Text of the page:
Many mothers have the desire to breastfeed their newborn baby. Unfortunately, things don’t always go as planned. You’ll hear stories of mothers struggling to give their baby the goodness of breast milk but giving up after a few months. What is the recommended length of time for breast feeding a baby? According to the American Association of Pediatrics, it should be at least for 1 year. The World Health Organization encourage mothers to breast feed exclusively for the first 6 months. After which solid food is introduced. A mother should try to continue breastfeeding up to 2 years.
How many mothers are following this recommendation? According to the Breastfeeding Report Card 2013 that is published online by the CDC (Centers for Disease Control & Prevention), 16.4% of American babies (born in the year 2010) were exclusively breastfeeding at 6 months. 27% were still breastfeeding at 12 months. These numbers are actually higher than in the year 2000. Government and global efforts made to support breastfeeding mothers seem to be helping.
However, we cannot disregard the fact that many mothers still feel that they are unable to produce enough milk for their baby. It is a very common fear. The best way to know if a baby is getting enough milk is to count the number of wet diapers. When a mom pumps out milk but only gets very little out, they start to think that that’s all their baby is getting. In reality, baby is more efficient at sucking out milk than a breast pump. So, how much a mom pumps out is not a good indicator at all of how much a baby is drinking.
It is important to establish a good milk supply early. Pediatrician Dr. Deborah Bain from Health Kids Pediatrics in Frisco, Texas, list out reasons why that may not happen. She says, “Some reasons a strong breastfeeding relationship is not established include not getting a good latch in the beginning; baby continuously falling asleep due to under stimulation or the medication the mother may be on making them sleepy; jaundice or premature babies that lack muscle tone.”
A mother may also experience a drop in milk supply when they go back to work, become highly stressed, go on a diet or over-exert themselves. Bain points out that hormonal imbalance can also interfere with milk production. Another symptom of hormonal imbalance is hair loss.
Here are some things mothers can do to improve their milk supply.
- Nurse on demand. When your baby sucks often, it triggers your body to make more milk.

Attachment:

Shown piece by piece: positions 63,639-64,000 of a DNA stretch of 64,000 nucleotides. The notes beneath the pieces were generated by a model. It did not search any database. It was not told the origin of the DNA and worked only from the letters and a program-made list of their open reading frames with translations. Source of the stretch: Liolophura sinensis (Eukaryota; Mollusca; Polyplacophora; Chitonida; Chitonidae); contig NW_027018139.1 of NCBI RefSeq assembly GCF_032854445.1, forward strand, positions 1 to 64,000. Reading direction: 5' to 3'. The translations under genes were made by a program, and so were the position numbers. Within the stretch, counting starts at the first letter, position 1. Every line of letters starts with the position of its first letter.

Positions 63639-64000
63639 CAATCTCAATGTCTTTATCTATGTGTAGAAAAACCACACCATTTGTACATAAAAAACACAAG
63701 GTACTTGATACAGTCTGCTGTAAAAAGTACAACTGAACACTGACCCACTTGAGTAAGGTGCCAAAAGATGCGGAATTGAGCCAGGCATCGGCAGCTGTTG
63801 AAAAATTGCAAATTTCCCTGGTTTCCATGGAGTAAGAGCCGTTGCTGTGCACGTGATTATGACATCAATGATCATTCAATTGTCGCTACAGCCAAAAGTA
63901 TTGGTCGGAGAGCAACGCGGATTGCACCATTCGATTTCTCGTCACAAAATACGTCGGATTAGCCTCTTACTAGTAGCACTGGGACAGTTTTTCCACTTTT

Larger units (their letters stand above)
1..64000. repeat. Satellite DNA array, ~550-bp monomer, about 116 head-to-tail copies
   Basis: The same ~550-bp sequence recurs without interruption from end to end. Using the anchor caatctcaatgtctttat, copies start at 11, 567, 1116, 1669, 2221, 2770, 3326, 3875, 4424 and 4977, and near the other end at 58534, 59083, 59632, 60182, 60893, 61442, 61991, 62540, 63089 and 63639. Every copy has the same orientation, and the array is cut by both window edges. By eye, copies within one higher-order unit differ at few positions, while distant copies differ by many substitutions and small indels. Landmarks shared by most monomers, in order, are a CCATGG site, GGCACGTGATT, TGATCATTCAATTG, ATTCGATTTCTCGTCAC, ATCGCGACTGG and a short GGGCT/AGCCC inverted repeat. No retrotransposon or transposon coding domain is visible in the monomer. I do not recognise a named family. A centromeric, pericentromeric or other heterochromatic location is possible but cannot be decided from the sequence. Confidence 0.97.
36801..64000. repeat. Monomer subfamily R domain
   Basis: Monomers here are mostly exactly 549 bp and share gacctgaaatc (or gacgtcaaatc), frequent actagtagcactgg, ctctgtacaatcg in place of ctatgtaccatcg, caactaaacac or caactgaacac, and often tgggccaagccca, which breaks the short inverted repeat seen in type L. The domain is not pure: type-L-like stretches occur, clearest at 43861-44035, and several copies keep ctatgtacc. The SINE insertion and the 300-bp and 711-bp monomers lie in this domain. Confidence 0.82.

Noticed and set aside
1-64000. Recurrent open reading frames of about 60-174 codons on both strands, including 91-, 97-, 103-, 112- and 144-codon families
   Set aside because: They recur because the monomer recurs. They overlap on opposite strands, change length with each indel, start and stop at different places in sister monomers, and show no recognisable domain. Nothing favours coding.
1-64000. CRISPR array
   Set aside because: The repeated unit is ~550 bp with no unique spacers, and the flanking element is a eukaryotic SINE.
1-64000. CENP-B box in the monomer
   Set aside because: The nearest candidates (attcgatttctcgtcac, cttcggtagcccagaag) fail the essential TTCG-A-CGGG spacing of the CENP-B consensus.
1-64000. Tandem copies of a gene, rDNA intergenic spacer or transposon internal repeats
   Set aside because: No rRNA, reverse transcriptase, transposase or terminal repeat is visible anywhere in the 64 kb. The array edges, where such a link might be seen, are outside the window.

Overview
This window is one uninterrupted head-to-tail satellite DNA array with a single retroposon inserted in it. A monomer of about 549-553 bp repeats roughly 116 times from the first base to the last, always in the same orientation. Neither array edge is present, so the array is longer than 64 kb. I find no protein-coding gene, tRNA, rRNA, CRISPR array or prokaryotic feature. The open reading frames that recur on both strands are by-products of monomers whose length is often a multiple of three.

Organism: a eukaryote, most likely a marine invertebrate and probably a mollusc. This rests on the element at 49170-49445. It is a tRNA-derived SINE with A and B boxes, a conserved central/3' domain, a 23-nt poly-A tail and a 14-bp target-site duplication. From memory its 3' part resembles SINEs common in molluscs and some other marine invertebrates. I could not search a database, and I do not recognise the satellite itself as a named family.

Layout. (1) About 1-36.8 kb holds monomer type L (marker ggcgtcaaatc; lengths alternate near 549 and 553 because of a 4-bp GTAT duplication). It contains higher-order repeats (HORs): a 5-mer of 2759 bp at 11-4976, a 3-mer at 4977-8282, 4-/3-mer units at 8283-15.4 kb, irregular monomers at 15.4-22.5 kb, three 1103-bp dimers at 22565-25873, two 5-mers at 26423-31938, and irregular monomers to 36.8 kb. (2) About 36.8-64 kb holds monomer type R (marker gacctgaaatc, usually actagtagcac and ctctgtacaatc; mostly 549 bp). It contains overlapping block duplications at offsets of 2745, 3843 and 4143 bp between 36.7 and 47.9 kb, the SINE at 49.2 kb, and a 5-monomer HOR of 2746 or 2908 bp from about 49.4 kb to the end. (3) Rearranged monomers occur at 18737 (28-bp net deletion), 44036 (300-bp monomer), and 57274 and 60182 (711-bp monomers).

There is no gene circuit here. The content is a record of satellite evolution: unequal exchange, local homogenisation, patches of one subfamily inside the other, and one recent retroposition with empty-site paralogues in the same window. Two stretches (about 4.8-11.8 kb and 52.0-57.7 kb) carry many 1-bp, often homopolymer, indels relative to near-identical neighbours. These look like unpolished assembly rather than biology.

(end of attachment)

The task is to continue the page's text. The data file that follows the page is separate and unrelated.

- Make sure baby is latched on properly. Doing so allows the baby to remove milk more efficiently. More importantly, your nipples won’t hurt if baby is latched on right.
- Eat fruits and vegetables such as carrots, dark leafy greens, asparagus and dried apricots that are rich in phytoestrogens. They will aid in lactation and promote healthy breast tissue.
- Add to your diet essential fatty acids, omega-3 fatty acids and coconut oil. They will help your body produce hormones that regulate milk production. It will also make your breast milk more fat and nutritious.
- Eat a bowl of warm oatmeal. It will help you relax and that may lead to a boost of oxytocin in your body. You may find it easier to have a letdown that way.
- Switch to whole grains such as whole-wheat bread, rye bread, and brown rice. Linda M. Hanna, IBCLC, program coordinator for Lactation and Prenatal Education Services at Cedars-Sinai Medical Center in Los Angeles highly recommends eating complex carbohydrates. She reminds mothers to cut down on the sugary foods and junk foods. In support for eating brown rice while breastfeeding, Abbie Yabot, a lactation counselor Yabot says, “Expanding food, or those that are packed with nutrients and fiber such as brown rice, help greatly in the expansion of health. These then expand the breast milk supply.” It helps if you soak the grains overnight. This will make them more easy to digest, thus becoming more beneficial to your milk production.
- You can turn to supplements such as fenugreek and blessed thistle.
Adding these lactogenic foods will help mothers struggling to increase their milk supply. If you need more help, contact a local La Leche League Leader in your area for support.